Inspired by Kate Hall’s post “10 Things I Didn’t Expect About Being a Grown-Up“, it got me thinking about the surprises that motherhood has sprung on me in the last four years. So here are 10 Things I Didn’t Expect as a Parent:
1) I didn’t expect to lose my boundaries. I was warned this might happen but never believed it to be true, until I had two humans yanked out of me in front of a room full of strangers (both times an emergency team of doctors and midwives, not random bystanders; just to clarify). Legs akimbo, exhausted and rambling; my sense of privacy and embarrassment have never been the same since. I’ll discuss anything with anyone at anytime…whether you want to hear about it or not.
2) I didn’t expect my children to look nothing like me. Or my husband for that matter. We are both dark-haired and with hubby being half Cypriot, we often joked about the hairy, olive-skinned, Greek Adonises that we would produce. Except out popped two blonde haired, blue-eyed boys. Yes, yes, they are his. We don’t have a milkman. And I’m far too tired for an affair.
3) I didn’t expect that starting my day at 6am would become the norm. Pre-children, I believed it to be my basic human right to get 8 hours unbroken sleep, let alone start my day before 7am. I now get woken most nights, to take Big Monkey to the loo, stop the label on his PJs from scratching him, find a lost dummy, explain why he can’t jump off a building like Spiderman or open my eyes at 3am to find he’s standing inches away from my face just staring at me. Yup. Freaky. Oh and after all of that, Little Monkey starts calling out for me anytime around 6am, ready to start the day.
4) I didn’t expect wet wipes to become my best friend. Oh my goodness, they are a miracle invention. They clean everything from a baby’s bottom to stubborn stains on the carpet. I should probably be disturbed by this fact and question what’s in them, but I don’t. I love them. The only time I don’t have them with me is at work; otherwise I’d probably start trying to wet-wipe my colleagues (refer to point #1. lack of boundaries).
5) I didn’t expect to be a nappy snob. There, I’ve said it. I have used other supermarket brands on-and-off with both boys, and they were really quite good. But I couldn’t bring myself to send Little Monkey off to his new childminder in anything other than the brand that rhymes with ‘Hampers’. I’m not proud but there it is. Please don’t judge me.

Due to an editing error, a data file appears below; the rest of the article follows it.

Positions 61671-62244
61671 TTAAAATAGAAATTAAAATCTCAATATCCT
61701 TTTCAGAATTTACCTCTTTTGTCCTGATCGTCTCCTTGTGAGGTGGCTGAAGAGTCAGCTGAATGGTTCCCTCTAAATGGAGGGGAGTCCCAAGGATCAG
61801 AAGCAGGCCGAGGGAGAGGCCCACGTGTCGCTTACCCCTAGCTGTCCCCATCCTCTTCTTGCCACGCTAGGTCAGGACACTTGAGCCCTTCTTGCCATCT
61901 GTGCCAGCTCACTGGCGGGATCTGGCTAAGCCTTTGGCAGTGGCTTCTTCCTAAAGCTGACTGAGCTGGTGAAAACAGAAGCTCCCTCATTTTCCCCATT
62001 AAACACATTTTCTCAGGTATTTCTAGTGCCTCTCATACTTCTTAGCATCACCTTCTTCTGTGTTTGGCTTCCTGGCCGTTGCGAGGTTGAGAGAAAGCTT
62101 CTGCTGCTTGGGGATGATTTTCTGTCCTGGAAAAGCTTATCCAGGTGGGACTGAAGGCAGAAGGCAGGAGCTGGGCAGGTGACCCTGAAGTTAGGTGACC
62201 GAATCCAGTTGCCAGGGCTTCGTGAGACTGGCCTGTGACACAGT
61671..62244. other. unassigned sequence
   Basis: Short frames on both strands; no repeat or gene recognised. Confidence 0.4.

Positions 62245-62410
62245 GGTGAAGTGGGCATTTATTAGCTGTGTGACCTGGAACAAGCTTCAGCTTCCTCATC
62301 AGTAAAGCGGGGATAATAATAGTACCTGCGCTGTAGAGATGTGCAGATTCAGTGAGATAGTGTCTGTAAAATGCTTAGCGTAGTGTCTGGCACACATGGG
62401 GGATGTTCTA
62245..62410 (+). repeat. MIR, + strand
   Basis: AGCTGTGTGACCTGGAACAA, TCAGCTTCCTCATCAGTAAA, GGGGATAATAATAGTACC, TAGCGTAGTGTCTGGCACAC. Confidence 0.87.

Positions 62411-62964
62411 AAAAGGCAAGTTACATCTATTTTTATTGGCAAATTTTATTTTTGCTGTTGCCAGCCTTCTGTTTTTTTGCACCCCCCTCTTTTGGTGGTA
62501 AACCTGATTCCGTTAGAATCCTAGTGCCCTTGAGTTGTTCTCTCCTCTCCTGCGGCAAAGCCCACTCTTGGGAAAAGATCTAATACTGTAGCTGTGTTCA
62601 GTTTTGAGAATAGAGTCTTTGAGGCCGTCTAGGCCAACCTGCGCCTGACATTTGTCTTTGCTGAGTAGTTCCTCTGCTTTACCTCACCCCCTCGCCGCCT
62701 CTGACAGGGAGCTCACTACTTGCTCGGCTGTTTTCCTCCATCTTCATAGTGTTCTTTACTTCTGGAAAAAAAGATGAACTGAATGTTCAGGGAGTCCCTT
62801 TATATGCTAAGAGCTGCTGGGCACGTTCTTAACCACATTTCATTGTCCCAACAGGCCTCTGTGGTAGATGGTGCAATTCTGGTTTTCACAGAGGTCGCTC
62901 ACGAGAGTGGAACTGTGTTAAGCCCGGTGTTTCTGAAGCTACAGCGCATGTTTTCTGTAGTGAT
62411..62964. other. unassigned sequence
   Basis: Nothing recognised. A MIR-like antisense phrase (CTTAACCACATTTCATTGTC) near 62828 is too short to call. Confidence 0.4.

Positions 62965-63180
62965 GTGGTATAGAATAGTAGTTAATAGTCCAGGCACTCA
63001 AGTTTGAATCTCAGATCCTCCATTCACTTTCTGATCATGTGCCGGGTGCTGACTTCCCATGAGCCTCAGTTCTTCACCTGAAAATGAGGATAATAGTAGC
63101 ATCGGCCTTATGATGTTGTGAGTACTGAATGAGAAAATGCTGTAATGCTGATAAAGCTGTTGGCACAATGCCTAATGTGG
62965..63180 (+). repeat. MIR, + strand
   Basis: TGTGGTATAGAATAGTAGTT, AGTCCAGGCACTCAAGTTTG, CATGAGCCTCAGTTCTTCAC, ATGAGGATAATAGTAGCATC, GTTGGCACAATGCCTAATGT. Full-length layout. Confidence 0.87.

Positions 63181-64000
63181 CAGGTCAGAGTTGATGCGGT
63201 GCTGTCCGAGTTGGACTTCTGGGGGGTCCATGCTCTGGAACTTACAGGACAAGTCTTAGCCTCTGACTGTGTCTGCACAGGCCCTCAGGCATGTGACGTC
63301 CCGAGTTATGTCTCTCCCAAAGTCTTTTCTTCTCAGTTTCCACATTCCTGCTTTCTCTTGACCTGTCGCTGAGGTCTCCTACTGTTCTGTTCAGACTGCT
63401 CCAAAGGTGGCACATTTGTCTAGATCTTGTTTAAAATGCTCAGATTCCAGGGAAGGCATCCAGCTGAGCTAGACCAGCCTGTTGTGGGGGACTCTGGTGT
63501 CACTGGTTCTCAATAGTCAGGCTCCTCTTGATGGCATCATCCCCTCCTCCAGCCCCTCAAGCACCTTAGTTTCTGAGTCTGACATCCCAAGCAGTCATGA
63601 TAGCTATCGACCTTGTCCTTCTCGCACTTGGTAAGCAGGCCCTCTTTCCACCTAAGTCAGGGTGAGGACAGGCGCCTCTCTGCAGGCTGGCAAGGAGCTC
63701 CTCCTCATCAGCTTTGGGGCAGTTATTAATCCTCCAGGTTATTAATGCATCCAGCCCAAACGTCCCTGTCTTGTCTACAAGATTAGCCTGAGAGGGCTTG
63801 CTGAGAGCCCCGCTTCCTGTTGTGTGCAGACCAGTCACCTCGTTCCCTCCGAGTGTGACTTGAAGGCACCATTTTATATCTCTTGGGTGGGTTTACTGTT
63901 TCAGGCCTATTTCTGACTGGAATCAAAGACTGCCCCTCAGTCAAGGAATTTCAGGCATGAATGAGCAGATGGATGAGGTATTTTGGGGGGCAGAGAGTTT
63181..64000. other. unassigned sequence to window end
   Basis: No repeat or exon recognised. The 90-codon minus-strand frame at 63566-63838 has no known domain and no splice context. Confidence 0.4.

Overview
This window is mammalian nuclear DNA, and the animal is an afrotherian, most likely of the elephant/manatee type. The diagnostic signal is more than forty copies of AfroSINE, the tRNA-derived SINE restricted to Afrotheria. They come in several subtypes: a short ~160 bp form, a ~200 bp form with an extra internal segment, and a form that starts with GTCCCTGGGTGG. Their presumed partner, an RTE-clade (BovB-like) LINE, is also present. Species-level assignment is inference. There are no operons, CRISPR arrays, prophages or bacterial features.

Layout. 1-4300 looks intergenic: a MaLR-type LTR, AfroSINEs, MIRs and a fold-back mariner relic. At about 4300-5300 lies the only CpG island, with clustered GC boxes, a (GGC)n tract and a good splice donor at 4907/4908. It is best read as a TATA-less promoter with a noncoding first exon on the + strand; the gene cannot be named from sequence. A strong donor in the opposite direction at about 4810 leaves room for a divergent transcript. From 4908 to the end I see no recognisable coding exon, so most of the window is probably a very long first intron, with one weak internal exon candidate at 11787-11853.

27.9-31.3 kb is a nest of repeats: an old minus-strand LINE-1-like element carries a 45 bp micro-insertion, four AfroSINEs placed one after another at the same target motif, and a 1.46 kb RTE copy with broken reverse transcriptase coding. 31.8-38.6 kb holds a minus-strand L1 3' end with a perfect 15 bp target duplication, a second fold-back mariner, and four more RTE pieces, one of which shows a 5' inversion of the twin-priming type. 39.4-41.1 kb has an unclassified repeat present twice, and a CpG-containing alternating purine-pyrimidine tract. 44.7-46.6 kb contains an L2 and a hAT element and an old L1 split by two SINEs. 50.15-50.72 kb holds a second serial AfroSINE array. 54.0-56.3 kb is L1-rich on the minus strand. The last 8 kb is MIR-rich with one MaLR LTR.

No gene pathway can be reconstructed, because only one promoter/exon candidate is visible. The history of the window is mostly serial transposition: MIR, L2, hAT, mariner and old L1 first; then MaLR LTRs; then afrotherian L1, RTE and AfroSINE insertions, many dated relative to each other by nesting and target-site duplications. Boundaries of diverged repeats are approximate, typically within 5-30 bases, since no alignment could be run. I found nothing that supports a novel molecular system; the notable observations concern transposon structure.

6) I didn’t expect to be out-witted by my own child. You ask them nicely to do something and they just do it, right? Er, wrong. I frequently find myself being unwittingly dragged into ridiculous negotiations and stand-offs over the simplest things with a three-year-old. That is, until I remember that I’m the adult and should take the moral high-ground and lead by example (otherwise known as yelling “For goodness sake, just do it!”).
7) I didn’t expect to have to answer so many questions. I thought was prepared for the ‘why?’ stage but when it came, my god, it came. “Why can’t I fly?”, “Why does Spiderman shoot webs?”, “Why are foxes naughty?”, “Why don’t you have a willy?” (that was an interesting one). This child asks questions from morning til night, about things that would never enter my head. I love his inquisitive mind, but being his fountain of all knowledge is exhausting.
8) I didn’t expect having a child to be a mummy-magnet. Seriously, you go to the park, the shops, wherever – when you have a small child with you, it’s licence to start talking to other mums, who are, quite frankly, complete strangers, as if you’ve known them for years. You find yourself swapping birth stories within five minutes of meeting, then cheerily waving goodbye and never seeing them again.
9) I didn’t expect to be ok without my mum. But I am. That’s not to say that there’s a day that goes by when I don’t wish she was here with me, to see the boys grow up and to ask those all-important parenting questions (like ‘does it matter if he only wants cereal for breakfast, dinner and tea?’). But in the two-and-a-half years since she passed, I’ve (had to) learn to trust my own instincts and remarkably, the boys still have all their fingers and toes, and are turning into rather wonderful little people.
10) I didn’t expect to love these little creatures quite so unconditionally. All the tears, tantrums and night-wakings aside; I adore these boys more than I ever thought possible. Everyday day I look at them I wonder how I created such amazing little people. They make me laugh, they make me cry, they fill me with wonderment and they run me ragged. But I wouldn’t have it any other way.